On Friday 13th September five people squeezed past an enclosure of roadworks and stood on a pedestrian island in Waterloo Place to conduct a Remembrance Service in the rain. Japanese tourists pointed and took photographs, cab-drivers slowed and stared out of their windows, but for the most part London only glanced and walked by.
Of course they did. It wasn’t November and this wasn’t the Cenotaph, and Remembrance stops at a hundred years. Who cares about the fallen of the Crimean War?
I realize how fatuous that sounds – I can see it as I’m typing it. The Crimean War was 159 years ago, the men are long dead, and what possible good will it do them to stick up another chunk of stone? Perhaps the honest answer is ‘nothing’ – but in that case what’s the point of Remembrance Day? What’s the point of all the flags and ceremony at any military funeral? ‘When they’re dead they’re done with’ – is that it? Give them a decent grave, and that’s enough?
|Original British cemetery at Cathcart's Hill 1855|
They’re not alone, and the cemeteries of our French and Turkish allies suffered a similar fate in the dark years. But the Iron Curtain is down, Ukraine is independent and open, and everything should be different now. I knew memorials had been built and when I made a research trip to Crimea in 2011 I was very much looking forward to seeing ours.
This is ours.
I came back home with a mission, and I’ve been on it ever since. It’s been a long and frustrating journey, with door after official door slammed in my face. War dead since 1914 are properly looked after, and there is an entire Commonwealth War Graves Commission to ensure they’re respected abroad – but before 1914 is ‘history’ and nobody cares. Monuments in this country have a special War Memorials Trust to watch over them – but Ukraine is ‘foreign’ and not their concern. Military charities like the British Legion have the living to look after, and can’t be expected to extend their help to the dead. So many organizations, so many different responsibilities, but in each case there’s a loophole that allows the Crimean War to slip through.
But I wasn’t the only person who cared. While I was firing off letters as ‘Disgusted of Tunbridge Wells’, our Embassy at Kyiv was busy coming up with an answer. The Ukrainian government had already given us a new obelisk at nearby Dergachi, and the plan now was to expand this into a proper memorial, with a new and simple ‘Place of Contemplation’ at the original site of Cathcart’s Hill. Defence Attaché Colonel Jeremy Burnell was determined to make this happen, and was already working on the official permissions that would prevent anything like the Ivanov debacle ever happening again.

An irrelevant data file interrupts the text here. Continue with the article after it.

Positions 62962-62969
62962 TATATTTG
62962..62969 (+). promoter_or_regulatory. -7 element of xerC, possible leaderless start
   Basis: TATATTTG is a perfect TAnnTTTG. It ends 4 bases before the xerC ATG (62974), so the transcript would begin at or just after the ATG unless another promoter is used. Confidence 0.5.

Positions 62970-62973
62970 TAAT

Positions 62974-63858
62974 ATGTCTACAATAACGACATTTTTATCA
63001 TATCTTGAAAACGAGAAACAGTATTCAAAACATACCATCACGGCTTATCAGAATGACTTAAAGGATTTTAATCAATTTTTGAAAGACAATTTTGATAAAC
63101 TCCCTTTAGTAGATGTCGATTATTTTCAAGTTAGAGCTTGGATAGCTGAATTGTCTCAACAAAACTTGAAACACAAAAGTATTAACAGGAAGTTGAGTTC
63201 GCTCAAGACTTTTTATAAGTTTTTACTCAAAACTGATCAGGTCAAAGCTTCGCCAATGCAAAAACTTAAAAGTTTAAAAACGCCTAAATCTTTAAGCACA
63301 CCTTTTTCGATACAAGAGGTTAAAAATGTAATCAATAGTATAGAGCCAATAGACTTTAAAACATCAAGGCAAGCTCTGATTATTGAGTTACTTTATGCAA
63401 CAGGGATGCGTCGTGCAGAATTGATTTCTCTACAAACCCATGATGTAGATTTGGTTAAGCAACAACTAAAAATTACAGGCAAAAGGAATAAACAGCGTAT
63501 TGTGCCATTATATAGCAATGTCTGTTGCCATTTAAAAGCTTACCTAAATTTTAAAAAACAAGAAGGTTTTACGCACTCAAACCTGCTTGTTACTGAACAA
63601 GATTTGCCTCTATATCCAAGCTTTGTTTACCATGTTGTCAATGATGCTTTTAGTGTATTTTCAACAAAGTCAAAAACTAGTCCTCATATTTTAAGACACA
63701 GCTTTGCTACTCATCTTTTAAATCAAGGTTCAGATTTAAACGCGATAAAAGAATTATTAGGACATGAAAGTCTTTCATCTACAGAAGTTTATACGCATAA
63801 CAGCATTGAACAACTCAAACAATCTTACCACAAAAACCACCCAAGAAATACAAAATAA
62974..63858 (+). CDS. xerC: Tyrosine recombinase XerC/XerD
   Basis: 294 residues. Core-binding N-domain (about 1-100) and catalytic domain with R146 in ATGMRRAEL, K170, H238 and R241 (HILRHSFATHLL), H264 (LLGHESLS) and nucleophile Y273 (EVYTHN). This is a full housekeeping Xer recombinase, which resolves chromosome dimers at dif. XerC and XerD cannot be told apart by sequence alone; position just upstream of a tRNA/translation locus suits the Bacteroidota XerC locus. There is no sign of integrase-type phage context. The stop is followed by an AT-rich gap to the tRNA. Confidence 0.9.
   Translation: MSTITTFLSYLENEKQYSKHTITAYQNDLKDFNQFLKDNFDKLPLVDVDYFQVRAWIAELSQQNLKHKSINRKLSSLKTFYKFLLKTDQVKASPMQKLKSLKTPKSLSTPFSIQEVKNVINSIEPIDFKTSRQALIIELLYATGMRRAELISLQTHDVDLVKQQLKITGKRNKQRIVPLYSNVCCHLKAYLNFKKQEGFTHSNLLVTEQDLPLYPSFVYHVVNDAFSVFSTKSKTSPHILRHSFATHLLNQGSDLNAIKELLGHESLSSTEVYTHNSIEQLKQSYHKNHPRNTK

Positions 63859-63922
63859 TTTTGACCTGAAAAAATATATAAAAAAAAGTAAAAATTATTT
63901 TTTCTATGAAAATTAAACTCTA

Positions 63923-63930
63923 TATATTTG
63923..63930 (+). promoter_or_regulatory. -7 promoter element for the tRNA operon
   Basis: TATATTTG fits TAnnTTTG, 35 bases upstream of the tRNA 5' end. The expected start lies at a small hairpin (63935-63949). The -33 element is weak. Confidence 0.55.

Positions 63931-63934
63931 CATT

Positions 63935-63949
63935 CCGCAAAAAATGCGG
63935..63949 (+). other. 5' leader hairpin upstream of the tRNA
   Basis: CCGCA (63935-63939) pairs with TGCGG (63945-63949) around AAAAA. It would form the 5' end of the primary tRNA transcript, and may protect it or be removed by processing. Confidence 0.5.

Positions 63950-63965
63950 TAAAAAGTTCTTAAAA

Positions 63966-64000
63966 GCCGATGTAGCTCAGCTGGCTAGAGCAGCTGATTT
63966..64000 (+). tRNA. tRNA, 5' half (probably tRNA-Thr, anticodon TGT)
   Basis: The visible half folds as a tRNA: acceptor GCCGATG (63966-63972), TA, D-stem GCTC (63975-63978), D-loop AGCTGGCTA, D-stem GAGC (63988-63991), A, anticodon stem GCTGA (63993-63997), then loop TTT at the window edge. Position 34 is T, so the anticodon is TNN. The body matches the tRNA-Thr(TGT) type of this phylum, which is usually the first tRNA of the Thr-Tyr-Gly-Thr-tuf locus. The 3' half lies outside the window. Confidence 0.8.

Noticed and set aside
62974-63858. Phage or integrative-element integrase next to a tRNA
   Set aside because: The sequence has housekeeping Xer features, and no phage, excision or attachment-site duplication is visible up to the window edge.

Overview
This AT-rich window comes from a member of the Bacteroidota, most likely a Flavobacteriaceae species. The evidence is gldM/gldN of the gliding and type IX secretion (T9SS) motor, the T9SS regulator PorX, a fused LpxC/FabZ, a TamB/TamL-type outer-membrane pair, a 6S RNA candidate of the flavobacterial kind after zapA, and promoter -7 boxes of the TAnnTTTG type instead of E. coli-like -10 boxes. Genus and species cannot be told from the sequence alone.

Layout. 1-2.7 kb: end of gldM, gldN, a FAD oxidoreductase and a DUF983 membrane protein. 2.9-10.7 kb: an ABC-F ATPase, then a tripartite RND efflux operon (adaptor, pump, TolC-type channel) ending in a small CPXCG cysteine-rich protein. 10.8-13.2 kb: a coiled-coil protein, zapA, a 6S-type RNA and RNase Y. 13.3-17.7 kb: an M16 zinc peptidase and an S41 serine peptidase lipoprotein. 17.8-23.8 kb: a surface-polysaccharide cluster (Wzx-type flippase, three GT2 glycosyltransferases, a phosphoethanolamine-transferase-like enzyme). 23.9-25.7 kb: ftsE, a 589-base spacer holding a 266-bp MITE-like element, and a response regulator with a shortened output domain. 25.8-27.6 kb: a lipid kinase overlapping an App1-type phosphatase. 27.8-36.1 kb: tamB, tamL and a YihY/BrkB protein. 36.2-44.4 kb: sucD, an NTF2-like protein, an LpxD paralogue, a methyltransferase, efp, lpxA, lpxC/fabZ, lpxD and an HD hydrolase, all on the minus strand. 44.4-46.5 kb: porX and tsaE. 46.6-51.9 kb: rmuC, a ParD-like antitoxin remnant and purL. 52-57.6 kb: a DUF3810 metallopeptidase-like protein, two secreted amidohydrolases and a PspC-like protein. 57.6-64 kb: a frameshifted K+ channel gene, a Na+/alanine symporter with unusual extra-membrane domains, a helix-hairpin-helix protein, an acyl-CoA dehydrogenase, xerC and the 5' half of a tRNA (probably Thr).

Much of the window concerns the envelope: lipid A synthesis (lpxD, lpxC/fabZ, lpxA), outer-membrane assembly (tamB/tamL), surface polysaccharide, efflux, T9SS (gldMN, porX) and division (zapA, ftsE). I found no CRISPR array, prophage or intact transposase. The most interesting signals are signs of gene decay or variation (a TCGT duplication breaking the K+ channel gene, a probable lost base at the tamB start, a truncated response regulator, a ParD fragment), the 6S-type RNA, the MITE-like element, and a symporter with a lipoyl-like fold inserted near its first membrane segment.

|Colonel Jeremy Burnell, Royal Marines|
What he didn’t have was money. Embassies have a small fund for maintenance of war graves, but nothing that could possibly allow them to build one. Jeremy could commission plans, he could work with Colonel Peter Knox of the Crimean War Research Society to obtain details of all the regiments that needed to be honoured, but beyond that he could not go.
It was History Girl Michelle Lovric who broke the deadlock. Sitting calmly on her balcony overlooking the Thames, she said to me gently, ‘You’re not the only writer who cares about history, you know. Why don’t you try the Historical Writers’ Association?’
Their official involvement broadened the affair into a national appeal, and now it became possible for the CWRS to sponsor it as the designated registered charity. It’s the CWRS who have provided the bank account, their volunteers who’ve built the Appeal website and are informing every step we take, but it was still the little HWA who made the first move. Writers and lovers of history – people like us.
I should have known. In my very first post for the History Girls I questioned the integrity of making a living by ‘digging up the dead’, and justified it to myself by arguing that we did it out of love. Now I know I was right, and we’re going to prove it by honouring the memory of those we are laying to rest.
We did it all. Jeremy laid a wreath for the British Embassy, Glenn laid one for the CWRS, and I laid one for the HWA. We read aloud a poem by a Red Army soldier who’d been stationed at Cathcart’s Hill in 1939, and performed Binion’s Act Of Remembrance. Steve Fletcher stood in the rain and played ‘The Last Post’ and ‘Reveille’ for men whose memorials are silent in November.
There were many years’ neglect to make up for, but when I laid the flowers on the stone it felt as if I were back in Crimea and tending those forgotten graves.
Next time I hope I will be. We’ve only just started and there’s a long way to go, but if people are kind, then one day our new memorial will be built, and we will have a full and proper service for those men whose glory Tennyson promised would never fade.
You can donate to the Crimea Appeal here.
Photographs of wreath-laying by Shen Drew, whose site is here.
Steve Fletcher can be found here.
A L Berridge can be found just about anywhere except here.